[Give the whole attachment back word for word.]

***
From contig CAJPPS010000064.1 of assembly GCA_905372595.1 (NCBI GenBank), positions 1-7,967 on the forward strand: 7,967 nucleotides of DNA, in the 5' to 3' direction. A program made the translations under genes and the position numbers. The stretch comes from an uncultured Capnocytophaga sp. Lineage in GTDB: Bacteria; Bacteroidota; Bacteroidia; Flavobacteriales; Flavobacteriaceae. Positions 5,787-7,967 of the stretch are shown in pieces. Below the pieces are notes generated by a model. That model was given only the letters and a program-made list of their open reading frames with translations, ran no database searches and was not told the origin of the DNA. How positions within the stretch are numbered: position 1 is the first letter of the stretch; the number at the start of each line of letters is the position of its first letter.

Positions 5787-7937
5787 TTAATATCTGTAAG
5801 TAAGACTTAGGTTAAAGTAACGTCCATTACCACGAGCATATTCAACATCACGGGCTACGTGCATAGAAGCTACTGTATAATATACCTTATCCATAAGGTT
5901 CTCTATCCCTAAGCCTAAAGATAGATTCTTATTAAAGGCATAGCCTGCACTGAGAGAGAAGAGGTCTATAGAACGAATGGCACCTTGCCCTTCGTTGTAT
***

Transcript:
From contig CAJPPS010000064.1 of assembly GCA_905372595.1 (NCBI GenBank), positions 1-7,967 on the forward strand: 7,967 nucleotides of DNA, in the 5' to 3' direction. A program made the translations under genes and the position numbers. The stretch comes from an uncultured Capnocytophaga sp. Lineage in GTDB: Bacteria; Bacteroidota; Bacteroidia; Flavobacteriales; Flavobacteriaceae. Positions 5,787-7,967 of the stretch are shown in pieces. Below the pieces are notes generated by a model. That model was given only the letters and a program-made list of their open reading frames with translations, ran no database searches and was not told the origin of the DNA. How positions within the stretch are numbered: position 1 is the first letter of the stretch; the number at the start of each line of letters is the position of its first letter.

Positions 5787-7937
5787 TTAATATCTGTAAG
5801 TAAGACTTAGGTTAAAGTAACGTCCATTACCACGAGCATATTCAACATCACGGGCTACGTGCATAGAAGCTACTGTATAATATACCTTATCCATAAGGTT
5901 CTCTATCCCTAAGCCTAAAGATAGATTCTTATTAAAGGCATAGCCTGCACTGAGAGAGAAGAGGTCTATAGAACGAATGGCACCTTGCCCTTCGTTGTAT